Label the following statements as true or false. (a) Any linear operator on an n-dimensional vector space that has fewer than n distinct eigenvalues is not diagonalizable. (b) Two distinct eigenvectors corresponding to the same eigenvalue are always linearly dependent. (c) If A is an eigenvalue of a linear operator T, then each vector in EA is an eigenvector of T. (d) If Ai and A2 are distinct eigenvalues of a linear operator T, then EAlnEA2 = {0}. (e) Let A G Mnxn (F) and 0 = {vi,v2, ,vn} be an ordered basis for F n consisting of eigenvectors of A. If Q is the nxn matrix whose jth column is Vj (1 < j < n), then Q~lAQ is a diagonal matrix. (f) A linear operator T on a finite-dimensional vector space is diagonalizable if and only if the multiplicity of each eigenvalue A equals the dimension of EA(g) Every diagonalizable linear operator on a nonzero vector space has at least one eigenvalue. The following two items relate to the optional subsection on direct sums. (h) If a vector space is the direct sum of subspaces Wl5 W2 ,... , \Nk, then Wi n Wj = {0} for 1\ j. (i) ^ V = W i i=l then V = Wi W2 CE and WiDWj = {tf} for i ^ j, Wfc.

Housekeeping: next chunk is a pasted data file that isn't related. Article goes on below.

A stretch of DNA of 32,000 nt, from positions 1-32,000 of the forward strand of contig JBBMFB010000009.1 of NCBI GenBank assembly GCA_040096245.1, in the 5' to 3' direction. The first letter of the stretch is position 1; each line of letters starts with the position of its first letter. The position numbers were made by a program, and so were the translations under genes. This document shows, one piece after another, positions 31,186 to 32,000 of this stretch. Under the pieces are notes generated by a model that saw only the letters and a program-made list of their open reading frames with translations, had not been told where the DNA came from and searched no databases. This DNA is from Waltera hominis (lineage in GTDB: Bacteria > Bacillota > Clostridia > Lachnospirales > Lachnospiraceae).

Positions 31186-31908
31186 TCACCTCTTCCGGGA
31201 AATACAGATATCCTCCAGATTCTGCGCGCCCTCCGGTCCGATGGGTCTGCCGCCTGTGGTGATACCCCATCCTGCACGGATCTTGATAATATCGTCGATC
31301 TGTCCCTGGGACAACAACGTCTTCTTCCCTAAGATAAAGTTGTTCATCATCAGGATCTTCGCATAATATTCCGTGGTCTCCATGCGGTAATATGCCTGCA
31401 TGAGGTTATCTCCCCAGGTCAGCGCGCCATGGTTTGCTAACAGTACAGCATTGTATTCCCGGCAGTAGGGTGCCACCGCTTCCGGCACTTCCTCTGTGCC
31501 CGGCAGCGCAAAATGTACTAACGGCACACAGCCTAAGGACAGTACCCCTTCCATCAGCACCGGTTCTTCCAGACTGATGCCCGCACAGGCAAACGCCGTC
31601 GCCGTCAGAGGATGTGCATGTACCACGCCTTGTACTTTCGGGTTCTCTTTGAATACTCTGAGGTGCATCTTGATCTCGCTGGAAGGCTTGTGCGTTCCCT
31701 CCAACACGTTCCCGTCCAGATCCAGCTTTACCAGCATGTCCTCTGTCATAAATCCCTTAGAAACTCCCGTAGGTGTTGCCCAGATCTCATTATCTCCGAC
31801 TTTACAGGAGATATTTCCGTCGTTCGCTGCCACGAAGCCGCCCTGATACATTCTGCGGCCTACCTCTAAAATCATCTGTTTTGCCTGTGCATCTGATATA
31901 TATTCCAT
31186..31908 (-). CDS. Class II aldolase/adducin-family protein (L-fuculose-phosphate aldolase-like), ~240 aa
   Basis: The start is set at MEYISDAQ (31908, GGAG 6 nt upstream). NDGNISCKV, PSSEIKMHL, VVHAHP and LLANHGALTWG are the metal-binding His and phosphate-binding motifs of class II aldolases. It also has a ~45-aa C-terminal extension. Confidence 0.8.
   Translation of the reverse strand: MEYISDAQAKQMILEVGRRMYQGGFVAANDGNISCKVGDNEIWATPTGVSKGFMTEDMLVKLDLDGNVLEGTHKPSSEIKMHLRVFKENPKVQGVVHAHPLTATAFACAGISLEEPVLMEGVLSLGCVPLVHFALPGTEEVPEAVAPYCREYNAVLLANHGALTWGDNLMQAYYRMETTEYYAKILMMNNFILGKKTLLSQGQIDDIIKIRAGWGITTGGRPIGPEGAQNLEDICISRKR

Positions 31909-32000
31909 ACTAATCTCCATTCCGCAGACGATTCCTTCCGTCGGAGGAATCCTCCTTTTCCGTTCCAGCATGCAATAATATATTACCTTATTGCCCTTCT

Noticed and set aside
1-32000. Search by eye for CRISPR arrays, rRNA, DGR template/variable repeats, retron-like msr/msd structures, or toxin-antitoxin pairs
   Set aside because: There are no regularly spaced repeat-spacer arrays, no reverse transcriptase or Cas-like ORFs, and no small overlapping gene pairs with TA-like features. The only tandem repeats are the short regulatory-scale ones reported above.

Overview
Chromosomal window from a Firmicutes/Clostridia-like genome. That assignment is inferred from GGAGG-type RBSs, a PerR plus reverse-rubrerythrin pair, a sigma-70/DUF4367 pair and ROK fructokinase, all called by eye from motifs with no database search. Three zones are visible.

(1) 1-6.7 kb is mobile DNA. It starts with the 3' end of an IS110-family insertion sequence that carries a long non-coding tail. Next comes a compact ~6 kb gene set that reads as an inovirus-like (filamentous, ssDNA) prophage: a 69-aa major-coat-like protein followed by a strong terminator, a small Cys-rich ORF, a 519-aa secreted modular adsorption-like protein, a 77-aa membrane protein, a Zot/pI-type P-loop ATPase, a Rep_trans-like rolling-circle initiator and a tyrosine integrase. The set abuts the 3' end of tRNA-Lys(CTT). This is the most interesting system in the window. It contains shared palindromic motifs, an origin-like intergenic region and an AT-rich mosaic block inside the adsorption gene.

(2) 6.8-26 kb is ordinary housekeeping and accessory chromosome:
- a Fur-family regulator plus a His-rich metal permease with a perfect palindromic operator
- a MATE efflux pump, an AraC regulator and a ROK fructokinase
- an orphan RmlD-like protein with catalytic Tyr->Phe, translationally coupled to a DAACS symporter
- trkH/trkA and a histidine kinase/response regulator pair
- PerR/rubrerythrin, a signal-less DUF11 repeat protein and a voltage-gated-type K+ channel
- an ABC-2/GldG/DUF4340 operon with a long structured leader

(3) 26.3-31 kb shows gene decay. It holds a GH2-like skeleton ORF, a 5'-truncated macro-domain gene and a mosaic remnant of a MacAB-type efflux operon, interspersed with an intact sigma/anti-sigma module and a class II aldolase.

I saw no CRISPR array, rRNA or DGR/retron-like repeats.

HIGHER-ORDER LINEAR ORDINARY DIFFERENTIAL EQUATIONS I: Introduction and Homogeneous Equations David Levermore Department of Mathematics University of Maryland 12 March 2012 Because the presentation of this material in lecture will diﬀer from that in the book, I felt that notes that closely follow the lecture presentation might be appreciated. 1. Introduction 1.1. Normal Form and Solutions 2 1.2. Initial Value Problems 2 1.3. Intervals of Deﬁnition 4 2. Homogeneous